Any legal matter contains hidden fees; that’s a given. This is why it’s smart to benefit from the services of lawyers for wills, estate planning, and related items.
The thing about closing an estate is there are multiple parties involved in the transaction. And those individuals might not necessarily be like-minded.
The longer the negotiations go, the more money you spend. A lawyer can help you get over a lot of issues:
1. Settling Matters Among Parties
If you and your brothers, sisters, and cousins get along nicely, you will have nothing to worry about. But that is wishful thinking. Not everyone has great family relations.
As such, you might need the services of estate lawyers for wills that exclude certain family members.
This is because any relative has the right to object to being excluded. You may find yourself paying legal fee after legal fee. Consulting a lawyer beforehand will save you a lot of time, money, and headaches.
2. Lawyers for Wills That Contain Child Beneficiaries Are a Must
Speaking of planning ahead, you should definitely take this case into consideration. Let’s say an uncle is leaving his estate behind to his favorite niece. The paperwork suddenly gets more complicated.
A lawyer can help you set up a trust fund for the child, and his or her legal guardian can do all the signing. Therefore, you save money on further legal fees.
In fact, this not only applies to cases where a child is involved. Have a reason to suspect the beneficiary is unable to make their own decisions? You can implement the same principle as above.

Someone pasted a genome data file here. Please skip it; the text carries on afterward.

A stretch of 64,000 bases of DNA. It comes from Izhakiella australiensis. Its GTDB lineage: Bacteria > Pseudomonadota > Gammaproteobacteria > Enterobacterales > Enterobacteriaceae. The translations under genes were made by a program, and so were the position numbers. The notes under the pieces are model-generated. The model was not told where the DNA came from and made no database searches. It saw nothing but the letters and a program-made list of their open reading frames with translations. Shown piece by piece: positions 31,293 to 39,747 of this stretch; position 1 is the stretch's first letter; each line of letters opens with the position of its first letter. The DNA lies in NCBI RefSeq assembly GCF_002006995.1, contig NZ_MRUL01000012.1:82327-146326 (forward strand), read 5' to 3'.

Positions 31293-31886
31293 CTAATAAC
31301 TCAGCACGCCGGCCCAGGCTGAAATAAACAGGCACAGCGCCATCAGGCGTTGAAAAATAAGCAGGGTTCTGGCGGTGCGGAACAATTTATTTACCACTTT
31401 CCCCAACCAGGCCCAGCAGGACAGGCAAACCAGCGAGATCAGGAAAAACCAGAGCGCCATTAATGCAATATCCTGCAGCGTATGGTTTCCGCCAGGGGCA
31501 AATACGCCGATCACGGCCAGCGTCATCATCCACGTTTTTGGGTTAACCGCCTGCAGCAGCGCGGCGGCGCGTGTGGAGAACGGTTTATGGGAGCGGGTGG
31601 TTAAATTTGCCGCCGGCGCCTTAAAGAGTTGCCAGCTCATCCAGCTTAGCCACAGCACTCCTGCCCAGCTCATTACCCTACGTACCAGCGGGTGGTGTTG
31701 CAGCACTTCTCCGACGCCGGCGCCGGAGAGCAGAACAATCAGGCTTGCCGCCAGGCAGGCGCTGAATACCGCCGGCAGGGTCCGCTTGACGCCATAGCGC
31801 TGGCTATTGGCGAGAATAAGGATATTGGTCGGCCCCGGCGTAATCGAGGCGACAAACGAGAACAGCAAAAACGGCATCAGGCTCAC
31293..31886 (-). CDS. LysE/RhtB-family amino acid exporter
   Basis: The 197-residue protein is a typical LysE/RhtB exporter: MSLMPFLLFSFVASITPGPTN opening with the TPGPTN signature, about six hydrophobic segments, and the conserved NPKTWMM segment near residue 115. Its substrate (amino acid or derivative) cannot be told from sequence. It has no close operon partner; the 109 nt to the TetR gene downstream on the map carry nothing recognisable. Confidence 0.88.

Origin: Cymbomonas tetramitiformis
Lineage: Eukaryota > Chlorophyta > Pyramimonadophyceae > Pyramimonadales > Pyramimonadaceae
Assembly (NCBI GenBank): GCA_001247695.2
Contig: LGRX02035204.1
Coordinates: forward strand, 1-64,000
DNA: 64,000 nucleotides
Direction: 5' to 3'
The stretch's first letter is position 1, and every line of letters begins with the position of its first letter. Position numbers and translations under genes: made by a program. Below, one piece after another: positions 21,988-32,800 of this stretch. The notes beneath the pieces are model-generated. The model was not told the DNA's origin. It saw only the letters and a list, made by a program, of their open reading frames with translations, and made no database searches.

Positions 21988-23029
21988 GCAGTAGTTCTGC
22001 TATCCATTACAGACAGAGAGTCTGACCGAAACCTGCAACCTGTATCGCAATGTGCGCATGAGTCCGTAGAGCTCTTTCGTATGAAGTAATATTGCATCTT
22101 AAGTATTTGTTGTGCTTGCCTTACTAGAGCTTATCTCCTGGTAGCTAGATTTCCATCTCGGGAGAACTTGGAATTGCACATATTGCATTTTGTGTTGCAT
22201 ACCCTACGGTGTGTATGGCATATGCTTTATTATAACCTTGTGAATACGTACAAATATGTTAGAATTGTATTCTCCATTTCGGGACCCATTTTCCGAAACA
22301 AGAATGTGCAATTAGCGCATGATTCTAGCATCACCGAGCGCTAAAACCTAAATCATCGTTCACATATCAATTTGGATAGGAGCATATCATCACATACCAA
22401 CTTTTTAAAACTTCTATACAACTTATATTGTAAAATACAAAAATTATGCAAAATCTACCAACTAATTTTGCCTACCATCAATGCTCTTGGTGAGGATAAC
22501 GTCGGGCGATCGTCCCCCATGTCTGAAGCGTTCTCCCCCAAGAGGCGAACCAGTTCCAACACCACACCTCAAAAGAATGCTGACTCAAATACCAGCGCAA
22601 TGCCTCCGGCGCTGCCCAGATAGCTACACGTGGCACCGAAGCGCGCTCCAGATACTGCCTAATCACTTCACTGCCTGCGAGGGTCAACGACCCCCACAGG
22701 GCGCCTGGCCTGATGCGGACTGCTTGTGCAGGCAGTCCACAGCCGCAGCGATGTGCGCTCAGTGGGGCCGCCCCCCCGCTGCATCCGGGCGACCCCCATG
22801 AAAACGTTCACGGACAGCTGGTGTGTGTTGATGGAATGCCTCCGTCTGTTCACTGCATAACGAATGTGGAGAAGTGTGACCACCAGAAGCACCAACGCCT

3. Does the Heir Live in Another Country? You’re in for Some Trouble
Here’s what costs could be involved in this case:
- Any documents written in a foreign language will need to be translated. And not by any translator, but one approved by the courts in Canada. That could cost you enormously in translation fees.
- They might also be required to visit a Canadian Embassy to get their documents notarized with the proper stamps. Traveling overseas, or even from the US to Canada can be expensive.
- You need to check what estate taxes the heir’s country of residence has. Canada does not have an inheritance tax, but other countries could have special rules.
Dealing with all of these can be troublesome. If you consult lawyers for wills in which foreign beneficiaries are involved, make sure to give them all the information they ask for.
4. Speaking of Inheritance Taxes
Yes, as we mentioned before, Canada does not have inheritance taxes. But there are certain fees you have to pay depending on a few factors:
- Income tax due to deemed disposition. Anything you own which is not accounted for on the final tax return is subject to taxation.
- Un-transferred RRSPs and RRIFs. You will need to transfer these retirement funds to your beneficiary. Otherwise, they are subject to taxation.
5. Keep Track of Your Money
When everything is taxable, it helps to keep track of your money. Otherwise, you just end up spending time trying to backtrack everything. You don’t need anyone to tell you how unproductive that is.
Similarly, let’s say the deceased was bad at keeping these records. You might have had an aloof uncle who did not bother with receipts. It helps if you have someone there to guide you through the paperwork.
Are you or your relative the executor of a will? Are you thinking about making your own will but cannot deal with the finer details? Contact us today, and we will guide you through the whole process.